"Dutch immigration kit offers a revealing view"
Gregory Crouch, The New York Times (FRIDAY, MARCH 17, 2006)
NIJMEGEN, Netherlands: This is not exactly a run-of-the-mill homework assignment: Watch a film clip of an attractive woman sunbathing topless and try not to be shocked.
"People do not make a fuss about nudity," the narrator explains.
That lesson, about the Netherlands's nude beaches, is followed by another: Homosexuals have the same rights here as heterosexuals do, including the chance to marry.
Just to make sure everyone gets the message, two men are shown kissing in a meadow.
The scenes are brief parts of a two- hour film the Dutch government has compiled to help potential immigrants, many of them from Islamic countries, meet the demands of a new entrance examination that went into effect Wednesday. In the exam, candidates must prove they can speak some Dutch and are at least aware of the Netherlands's liberal values, even if they do not agree with all of them.
Opponents of the tightening immigration policies have pointed to the film - a DVD contained in a package of study materials for the new exam - as an attempt by the government to discourage applicants from Islamic countries who may be offended by its content.
Dutch politicians and immigration officials have dismissed those accusations, saying that the film, blandly titled "To the Netherlands," is a study aid that will give potential immigrants an honest look at the way life is lived here.
"The film is meant for people not yet in Holland to take note that this is normal here and not be shocked and awed by it once they arrive," said Ayaan Hirsi Ali, a Somali-born member of the Dutch Parliament.
But Abdou Menebhi, chairman of Emcemo, a Moroccan interest group in Amsterdam, said the film was just another example of how the Netherlands was trying to limit immigration from Muslim countries.
"This isn't education, it's provocation," Menebhi said. "The new law has one goal: to stop the flow of immigrants, especially by Muslims from countries like Morocco and Turkey."
Citizens of some countries, in fact, are exempt from the examination, including those from the United States and European Union nations.
The Netherlands now has some of the strictest immigration policies in Europe, drafted in part during a period of rising tension after the killing in 2004 of Theo van Gogh, a filmmaker who with Hirsi Ali made a movie critical of the treatment of women in some Islamic cultures.
In recent years, the government has increased age and income requirements for certain groups of immigrants, specifically as an effort to cut down on an influx of young Muslim women bound for arranged marriages here. Policy makers say they are concerned about an estimated 600,000 immigrants already in the Netherlands who do not speak proper Dutch. Poor housing and high unemployment among minority groups is contributing to ethnic tensions in some of the country's largest cities, where incidents of violence against Jews and homosexuals have raised new concerns.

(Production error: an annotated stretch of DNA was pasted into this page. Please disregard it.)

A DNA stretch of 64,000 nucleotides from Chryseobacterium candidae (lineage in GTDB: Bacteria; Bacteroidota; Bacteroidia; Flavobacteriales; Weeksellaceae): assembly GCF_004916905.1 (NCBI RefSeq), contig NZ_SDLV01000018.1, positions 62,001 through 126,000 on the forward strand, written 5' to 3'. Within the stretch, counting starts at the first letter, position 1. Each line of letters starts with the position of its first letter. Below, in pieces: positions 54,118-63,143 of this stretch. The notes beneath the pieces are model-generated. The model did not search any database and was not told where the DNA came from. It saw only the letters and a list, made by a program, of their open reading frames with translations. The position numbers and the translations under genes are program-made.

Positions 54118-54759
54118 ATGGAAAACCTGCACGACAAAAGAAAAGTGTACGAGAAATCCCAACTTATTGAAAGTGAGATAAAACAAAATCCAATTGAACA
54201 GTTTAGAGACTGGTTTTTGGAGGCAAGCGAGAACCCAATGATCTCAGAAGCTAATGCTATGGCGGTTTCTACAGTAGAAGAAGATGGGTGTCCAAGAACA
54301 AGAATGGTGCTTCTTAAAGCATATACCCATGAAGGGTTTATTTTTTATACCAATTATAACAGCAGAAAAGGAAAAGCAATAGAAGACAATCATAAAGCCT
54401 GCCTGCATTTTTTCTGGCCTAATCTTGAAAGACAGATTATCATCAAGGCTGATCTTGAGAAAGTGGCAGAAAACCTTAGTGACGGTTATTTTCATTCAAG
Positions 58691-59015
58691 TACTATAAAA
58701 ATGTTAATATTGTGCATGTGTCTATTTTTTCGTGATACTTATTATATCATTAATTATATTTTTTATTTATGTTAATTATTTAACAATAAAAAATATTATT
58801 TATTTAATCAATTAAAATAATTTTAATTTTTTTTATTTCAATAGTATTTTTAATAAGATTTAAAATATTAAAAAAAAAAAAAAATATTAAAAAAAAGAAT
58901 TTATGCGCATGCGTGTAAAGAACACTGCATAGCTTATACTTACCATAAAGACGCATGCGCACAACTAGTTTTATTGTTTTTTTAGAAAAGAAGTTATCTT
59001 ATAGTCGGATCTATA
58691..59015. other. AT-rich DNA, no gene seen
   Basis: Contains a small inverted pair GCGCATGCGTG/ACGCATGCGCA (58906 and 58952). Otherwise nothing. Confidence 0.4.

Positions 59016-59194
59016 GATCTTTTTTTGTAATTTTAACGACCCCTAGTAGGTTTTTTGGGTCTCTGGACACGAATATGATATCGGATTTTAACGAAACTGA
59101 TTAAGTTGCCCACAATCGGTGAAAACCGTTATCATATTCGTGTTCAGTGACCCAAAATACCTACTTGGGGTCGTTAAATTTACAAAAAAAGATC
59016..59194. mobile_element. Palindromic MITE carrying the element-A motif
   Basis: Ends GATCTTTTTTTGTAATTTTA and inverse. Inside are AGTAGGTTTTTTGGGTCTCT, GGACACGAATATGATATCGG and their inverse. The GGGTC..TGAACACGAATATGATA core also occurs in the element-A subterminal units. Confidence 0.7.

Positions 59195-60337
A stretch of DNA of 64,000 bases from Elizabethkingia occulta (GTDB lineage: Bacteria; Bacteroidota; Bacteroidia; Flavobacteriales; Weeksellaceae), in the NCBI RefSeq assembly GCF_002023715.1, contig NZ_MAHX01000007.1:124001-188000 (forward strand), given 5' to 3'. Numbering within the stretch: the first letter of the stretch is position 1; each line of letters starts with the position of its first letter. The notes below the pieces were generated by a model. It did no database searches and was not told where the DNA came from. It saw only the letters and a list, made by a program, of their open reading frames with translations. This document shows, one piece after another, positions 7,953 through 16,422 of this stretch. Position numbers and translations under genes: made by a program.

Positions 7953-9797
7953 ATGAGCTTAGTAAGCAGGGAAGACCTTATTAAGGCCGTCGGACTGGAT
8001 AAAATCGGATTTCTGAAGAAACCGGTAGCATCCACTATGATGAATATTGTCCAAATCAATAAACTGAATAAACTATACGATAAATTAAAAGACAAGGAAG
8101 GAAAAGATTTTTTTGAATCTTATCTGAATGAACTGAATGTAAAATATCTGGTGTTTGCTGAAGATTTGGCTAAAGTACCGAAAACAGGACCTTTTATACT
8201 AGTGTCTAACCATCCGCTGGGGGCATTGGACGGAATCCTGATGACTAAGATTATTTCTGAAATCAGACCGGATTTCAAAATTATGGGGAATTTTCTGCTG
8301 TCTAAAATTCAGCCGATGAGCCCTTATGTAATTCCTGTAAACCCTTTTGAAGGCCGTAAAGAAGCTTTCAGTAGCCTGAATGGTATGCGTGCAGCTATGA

Dutch officials deny that the film "To the Netherlands" - or the new law for that matter - is intended to discourage further Muslim immigration. But they insist that they want all applicants to wonder whether they would fit into one of the world's most permissive societies.
"This notion that we want to shock Muslims, that is complete nonsense," said Maud Bredero, a spokeswoman for Rita Verdonk, the immigration minister. "They don't need to agree in their hearts with homosexuality, but we ask them to respect other people's rights. This is a free country."
The film indulges in a dose of Dutch frankness. Besides the snippets on homosexuality and nudity, it features a run-down neighborhood largely populated by foreigners, plus interviews with immigrants who do not always describe the Dutch in flattering terms, calling them at one point "cold" and "distant."
The film warns of traffic jams, integration problems, unemployment and even possible flooding in a country largely below sea level. Some immigrant success stories are showcased, but one newspaper joked that the tourist board would give the whole production a thumbs down.
"This is not meant to make fun of ourselves or the people who want to come here," Bredero said. "But people do need to know what kind of country they are coming to. You have to know a little about the values here, like the fact that men and women have the same rights."
Well aware that simply watching a naked woman on film, for example, is prohibited by law in some countries, the Dutch authorities have created a second version of the film, minus bare breasts and gay kisses.
"Someone from Iran doesn't need to order the tape with the gays and the topless woman," Bredero explained. "They'll get an edited version."
For her part, Hirsi Ali says she cannot understand why the film has become controversial, comparing it to all of the consumer warning signs one finds in the United States.
"When I was at Barney's in New York recently, there was a little board in front of the escalator, 'Watch out, you might fall.' This film has that kind of message," she said, adding that some immigrants have probably never met a homosexual or seen a nude beach. "It's for those who don't know."